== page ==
Individual differences asymmetric competition

5.10.1 Size inequalities

Until now, we have focused on what happens to the whole population or the average individual within it. Different individuals, however, may respond to intraspecific competition in very different ways. Figure 5.24 shows the results of an experiment in which flax (Linum usitatissimum) was sown at three densities, and harvested at three stages of development, recording the weight of each plant individually. This made it possible to monitor the effects of increasing amounts of competition not only as a result of variations in sowing density, but also as a result of plant growth (between the first and the last harvests). When intraspecific competition was at its least intense (at the lowest sowing density after only 2 weeks' growth) the individual plant weights were distributed symmetrically about the mean. When competition was at its most intense, however, the distribution was strongly skewed to the left: there were many very small individuals and a few large ones. As the intensity of competition gradually increased, the degree of skewness increased as well. Decreased size - but increased skewness in size - is also seen to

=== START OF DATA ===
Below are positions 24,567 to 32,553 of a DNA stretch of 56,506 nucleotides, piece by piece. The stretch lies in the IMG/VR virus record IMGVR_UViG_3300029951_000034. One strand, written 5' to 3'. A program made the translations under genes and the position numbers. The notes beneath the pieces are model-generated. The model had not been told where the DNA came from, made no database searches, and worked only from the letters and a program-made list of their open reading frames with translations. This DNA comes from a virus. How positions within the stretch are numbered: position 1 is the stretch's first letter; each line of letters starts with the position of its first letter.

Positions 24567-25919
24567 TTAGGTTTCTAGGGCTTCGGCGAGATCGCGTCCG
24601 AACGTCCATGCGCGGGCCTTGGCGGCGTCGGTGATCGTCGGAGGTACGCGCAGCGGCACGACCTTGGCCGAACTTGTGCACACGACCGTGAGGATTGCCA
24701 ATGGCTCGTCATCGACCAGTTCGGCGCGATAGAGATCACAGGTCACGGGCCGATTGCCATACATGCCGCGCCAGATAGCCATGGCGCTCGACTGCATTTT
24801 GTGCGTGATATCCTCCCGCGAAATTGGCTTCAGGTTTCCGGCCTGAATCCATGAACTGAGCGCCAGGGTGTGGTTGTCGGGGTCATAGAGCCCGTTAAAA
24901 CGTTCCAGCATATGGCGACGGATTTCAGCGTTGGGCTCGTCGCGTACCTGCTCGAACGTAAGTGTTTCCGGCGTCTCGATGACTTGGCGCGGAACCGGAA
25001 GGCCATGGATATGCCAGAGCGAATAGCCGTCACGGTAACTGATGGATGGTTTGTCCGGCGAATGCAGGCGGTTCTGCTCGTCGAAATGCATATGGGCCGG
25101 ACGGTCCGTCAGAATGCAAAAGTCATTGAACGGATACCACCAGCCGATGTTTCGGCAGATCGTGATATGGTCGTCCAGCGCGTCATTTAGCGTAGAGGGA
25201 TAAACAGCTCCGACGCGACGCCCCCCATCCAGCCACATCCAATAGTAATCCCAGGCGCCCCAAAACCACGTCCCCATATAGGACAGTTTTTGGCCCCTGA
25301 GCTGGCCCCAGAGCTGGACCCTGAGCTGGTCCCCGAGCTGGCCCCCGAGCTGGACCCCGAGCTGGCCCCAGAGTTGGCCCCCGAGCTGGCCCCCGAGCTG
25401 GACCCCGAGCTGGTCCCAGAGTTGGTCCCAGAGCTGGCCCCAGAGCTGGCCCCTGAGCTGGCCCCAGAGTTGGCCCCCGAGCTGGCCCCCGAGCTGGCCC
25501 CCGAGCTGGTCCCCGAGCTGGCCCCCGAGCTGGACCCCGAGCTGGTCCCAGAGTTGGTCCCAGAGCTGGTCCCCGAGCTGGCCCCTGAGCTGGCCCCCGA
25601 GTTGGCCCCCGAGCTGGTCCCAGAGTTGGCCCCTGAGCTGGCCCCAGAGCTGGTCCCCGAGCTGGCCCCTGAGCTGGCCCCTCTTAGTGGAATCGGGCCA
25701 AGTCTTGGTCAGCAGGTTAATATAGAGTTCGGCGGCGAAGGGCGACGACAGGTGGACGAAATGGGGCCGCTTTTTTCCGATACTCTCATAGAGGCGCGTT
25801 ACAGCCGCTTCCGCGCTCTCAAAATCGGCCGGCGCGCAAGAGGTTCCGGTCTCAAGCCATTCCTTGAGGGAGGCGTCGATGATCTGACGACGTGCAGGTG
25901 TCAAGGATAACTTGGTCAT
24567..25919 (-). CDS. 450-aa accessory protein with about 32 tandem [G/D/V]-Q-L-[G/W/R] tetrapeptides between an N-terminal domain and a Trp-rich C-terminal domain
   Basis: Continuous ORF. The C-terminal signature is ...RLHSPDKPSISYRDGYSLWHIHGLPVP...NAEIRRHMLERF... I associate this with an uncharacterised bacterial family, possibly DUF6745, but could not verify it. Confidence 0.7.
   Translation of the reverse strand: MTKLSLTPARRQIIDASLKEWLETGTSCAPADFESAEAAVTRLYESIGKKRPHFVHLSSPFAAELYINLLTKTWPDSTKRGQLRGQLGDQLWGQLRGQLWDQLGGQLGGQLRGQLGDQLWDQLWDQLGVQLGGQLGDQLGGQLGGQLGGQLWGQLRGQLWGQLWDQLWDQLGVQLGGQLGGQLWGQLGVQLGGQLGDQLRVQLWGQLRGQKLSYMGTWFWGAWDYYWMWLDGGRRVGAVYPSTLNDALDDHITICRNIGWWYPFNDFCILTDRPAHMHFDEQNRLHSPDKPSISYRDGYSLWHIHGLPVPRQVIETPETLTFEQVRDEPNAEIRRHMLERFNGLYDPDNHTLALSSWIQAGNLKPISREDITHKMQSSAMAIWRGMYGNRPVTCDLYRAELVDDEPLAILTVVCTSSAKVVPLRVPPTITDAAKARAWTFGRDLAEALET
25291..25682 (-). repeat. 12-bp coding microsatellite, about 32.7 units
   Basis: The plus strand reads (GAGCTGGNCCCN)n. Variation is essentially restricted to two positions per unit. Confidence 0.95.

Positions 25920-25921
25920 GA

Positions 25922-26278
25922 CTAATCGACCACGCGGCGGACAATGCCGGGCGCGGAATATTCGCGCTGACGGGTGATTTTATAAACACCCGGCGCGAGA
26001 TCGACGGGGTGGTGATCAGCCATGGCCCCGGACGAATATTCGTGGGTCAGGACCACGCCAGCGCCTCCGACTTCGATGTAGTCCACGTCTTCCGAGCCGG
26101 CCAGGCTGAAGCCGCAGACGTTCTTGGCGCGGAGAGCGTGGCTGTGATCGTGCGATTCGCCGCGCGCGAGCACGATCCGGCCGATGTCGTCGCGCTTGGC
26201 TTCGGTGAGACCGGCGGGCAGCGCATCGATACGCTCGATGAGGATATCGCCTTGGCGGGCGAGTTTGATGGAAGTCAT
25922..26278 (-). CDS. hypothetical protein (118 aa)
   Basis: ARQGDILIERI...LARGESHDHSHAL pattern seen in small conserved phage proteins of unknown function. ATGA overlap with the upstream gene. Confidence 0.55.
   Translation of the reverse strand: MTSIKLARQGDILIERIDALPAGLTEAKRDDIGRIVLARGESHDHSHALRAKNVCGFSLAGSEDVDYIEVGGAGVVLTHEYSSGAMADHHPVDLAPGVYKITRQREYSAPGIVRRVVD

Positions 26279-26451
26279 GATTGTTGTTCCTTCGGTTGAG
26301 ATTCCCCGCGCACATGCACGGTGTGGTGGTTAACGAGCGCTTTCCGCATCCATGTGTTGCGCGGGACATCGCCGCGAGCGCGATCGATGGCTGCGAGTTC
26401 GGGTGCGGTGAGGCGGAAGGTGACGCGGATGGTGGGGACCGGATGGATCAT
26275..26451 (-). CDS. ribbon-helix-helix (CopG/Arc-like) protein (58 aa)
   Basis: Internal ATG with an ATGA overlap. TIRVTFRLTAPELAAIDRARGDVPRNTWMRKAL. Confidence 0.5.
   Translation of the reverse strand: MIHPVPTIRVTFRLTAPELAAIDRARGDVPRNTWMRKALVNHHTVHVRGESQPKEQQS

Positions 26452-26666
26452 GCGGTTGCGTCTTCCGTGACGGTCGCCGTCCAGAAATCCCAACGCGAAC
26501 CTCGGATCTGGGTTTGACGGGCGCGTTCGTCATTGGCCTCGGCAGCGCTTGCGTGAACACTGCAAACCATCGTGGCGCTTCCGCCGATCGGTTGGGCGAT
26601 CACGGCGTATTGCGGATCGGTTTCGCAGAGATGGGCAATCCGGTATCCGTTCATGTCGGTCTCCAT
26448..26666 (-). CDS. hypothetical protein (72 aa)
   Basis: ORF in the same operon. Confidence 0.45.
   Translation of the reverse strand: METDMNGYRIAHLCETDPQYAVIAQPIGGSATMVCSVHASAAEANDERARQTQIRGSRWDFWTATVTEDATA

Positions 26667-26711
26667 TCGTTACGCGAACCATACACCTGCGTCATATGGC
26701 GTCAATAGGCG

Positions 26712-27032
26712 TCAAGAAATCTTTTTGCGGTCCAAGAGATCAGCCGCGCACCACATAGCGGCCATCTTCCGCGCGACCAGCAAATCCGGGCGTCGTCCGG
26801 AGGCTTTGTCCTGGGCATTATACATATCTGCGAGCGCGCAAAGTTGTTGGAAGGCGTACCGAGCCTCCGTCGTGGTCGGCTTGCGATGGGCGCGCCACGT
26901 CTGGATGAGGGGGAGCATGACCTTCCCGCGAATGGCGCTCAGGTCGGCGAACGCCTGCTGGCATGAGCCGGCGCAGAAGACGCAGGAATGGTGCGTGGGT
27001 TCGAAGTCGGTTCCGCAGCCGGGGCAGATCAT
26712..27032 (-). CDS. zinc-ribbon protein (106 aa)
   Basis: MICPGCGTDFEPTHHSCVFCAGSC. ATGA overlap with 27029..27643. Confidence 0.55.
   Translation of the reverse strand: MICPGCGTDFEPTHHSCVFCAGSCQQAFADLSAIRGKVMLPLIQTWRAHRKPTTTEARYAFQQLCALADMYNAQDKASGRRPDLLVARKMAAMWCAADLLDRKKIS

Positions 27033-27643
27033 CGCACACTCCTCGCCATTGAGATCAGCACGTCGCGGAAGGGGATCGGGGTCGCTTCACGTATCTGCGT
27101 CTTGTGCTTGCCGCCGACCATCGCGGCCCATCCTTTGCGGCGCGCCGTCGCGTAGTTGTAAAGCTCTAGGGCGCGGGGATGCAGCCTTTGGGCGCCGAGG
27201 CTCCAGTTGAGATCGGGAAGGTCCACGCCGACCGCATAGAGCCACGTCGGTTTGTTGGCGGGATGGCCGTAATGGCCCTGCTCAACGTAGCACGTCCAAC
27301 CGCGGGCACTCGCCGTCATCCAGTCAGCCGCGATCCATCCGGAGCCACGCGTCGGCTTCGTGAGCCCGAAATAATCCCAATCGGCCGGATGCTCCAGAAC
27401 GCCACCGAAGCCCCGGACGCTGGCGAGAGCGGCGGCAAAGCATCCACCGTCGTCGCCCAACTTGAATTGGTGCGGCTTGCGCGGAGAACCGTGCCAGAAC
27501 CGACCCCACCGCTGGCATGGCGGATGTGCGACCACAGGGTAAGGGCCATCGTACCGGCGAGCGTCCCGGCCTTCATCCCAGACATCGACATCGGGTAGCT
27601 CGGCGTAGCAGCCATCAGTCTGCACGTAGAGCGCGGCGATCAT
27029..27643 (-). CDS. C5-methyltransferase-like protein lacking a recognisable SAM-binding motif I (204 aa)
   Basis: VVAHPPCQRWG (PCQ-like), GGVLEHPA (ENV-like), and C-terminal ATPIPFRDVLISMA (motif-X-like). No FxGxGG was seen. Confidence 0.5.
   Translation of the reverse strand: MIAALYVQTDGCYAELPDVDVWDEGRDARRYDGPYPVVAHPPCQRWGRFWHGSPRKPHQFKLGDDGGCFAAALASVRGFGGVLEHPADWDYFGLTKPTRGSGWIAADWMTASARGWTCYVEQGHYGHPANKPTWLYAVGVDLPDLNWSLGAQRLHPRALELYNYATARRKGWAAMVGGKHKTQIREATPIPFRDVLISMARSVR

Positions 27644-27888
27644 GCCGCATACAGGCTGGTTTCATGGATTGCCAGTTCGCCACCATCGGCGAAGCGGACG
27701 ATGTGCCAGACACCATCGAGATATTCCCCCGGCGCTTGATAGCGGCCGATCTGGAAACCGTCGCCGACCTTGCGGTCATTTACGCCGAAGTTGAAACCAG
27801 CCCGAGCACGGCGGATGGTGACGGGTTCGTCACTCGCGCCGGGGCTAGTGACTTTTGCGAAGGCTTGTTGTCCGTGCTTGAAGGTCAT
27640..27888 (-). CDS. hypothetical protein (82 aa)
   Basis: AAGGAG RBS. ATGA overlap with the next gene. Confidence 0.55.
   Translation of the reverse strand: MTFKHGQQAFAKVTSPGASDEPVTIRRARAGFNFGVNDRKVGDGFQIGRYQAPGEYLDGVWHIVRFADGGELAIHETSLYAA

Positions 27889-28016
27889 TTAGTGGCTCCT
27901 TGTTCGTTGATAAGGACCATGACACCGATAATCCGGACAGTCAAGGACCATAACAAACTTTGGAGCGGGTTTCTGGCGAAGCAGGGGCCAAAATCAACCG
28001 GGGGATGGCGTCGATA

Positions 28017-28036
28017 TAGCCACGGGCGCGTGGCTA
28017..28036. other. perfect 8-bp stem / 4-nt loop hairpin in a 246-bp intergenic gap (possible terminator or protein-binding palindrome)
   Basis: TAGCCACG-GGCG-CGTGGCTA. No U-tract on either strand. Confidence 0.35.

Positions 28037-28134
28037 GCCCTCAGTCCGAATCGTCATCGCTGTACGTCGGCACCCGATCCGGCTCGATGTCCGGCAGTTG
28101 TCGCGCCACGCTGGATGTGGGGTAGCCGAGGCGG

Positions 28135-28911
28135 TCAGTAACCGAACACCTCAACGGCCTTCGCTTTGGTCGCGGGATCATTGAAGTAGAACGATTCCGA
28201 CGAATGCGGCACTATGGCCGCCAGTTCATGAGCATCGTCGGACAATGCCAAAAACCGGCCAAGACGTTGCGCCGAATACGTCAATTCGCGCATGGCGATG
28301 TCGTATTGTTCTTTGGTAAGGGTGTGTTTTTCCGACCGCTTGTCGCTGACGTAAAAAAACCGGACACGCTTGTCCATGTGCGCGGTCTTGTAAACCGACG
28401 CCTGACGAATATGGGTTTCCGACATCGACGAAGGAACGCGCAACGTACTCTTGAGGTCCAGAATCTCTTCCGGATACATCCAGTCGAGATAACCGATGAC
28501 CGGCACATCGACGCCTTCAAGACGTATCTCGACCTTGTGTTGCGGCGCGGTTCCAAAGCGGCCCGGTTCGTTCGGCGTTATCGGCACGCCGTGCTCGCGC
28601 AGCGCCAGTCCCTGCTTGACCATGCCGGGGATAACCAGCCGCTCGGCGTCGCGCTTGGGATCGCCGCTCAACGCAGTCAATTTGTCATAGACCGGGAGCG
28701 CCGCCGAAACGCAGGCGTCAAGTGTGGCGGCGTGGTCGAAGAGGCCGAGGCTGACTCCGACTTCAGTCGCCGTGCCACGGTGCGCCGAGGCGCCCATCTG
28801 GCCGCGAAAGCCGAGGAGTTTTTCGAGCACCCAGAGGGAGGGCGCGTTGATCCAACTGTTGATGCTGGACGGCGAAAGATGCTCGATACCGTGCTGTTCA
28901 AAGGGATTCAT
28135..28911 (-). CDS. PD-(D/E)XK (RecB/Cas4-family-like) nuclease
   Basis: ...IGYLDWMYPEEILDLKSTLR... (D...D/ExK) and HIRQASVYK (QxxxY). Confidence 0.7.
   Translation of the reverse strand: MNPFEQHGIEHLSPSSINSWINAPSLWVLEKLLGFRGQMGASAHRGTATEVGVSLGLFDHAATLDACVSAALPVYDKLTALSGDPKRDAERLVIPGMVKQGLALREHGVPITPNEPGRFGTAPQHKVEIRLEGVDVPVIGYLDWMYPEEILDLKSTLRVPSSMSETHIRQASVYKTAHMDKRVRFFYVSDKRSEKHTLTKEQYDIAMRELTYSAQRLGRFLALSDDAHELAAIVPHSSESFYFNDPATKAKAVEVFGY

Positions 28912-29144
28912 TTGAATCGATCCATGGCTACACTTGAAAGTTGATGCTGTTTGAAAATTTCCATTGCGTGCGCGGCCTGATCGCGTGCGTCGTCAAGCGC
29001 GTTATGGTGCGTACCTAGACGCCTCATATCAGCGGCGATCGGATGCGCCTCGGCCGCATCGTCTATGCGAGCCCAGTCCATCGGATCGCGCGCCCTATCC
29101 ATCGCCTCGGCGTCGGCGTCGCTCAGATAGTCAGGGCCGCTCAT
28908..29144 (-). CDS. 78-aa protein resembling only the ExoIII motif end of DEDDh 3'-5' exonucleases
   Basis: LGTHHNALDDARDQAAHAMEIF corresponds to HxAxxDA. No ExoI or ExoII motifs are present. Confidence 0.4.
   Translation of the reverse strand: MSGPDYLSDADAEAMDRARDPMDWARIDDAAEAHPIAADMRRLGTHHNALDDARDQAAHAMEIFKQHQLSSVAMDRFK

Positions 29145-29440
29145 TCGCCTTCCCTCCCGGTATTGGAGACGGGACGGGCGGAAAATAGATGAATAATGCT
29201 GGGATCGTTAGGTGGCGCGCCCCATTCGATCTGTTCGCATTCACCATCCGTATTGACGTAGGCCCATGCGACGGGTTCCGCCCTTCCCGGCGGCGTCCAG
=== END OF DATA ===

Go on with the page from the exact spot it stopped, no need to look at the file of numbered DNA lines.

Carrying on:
First harvest (2 weeks from emergence)

Second harvest (6 weeks from emergence)

Low density 60 m-2

Medium density 1440 m-2

4 1016 28 40

Second harvest (6 weeks from emergence)











u z




High density 3600 m-2

4 10 16 28 40 Plant weight (mg)

80 240 160

Plant weight (mg)

80 240 160

Final harvest (maturity)

be associated with increased density (and presumably competition) in cod (Gadus morhua) living off the coast of Norway (Figure 5.25).

More generally, we may also say that increased competition increased the degree of size inequality within the population, i.e. the extent to which total biomass was unevenly distributed amongst the different individuals (Weiner, 1990). Rather similar results have been obtained from a number of other populations of animals (Uchmanski, 1985) and plants (Uchmanski, 1985; Weiner & Thomas, 1986). Typically, populations experiencing the most intense competition have the greatest size inequality and often have a size distribution in which there are many small and a few large individuals. Characterizing a population by an arbitrary 'average' individual can obviously be very misleading under such circumstances, and can divert attention from the fact that intra-specific competition is a force affecting individuals, even though its effects may often be detected in whole populations.

Figure 5.24 Competition and a skewed distribution of plant weights. Frequency distributions of individual plant weights in populations of flax (Linum usitatissimum), sown at three densities and harvested at three ages. The black bar is the mean weight. (After Obeid et al., 1967.)

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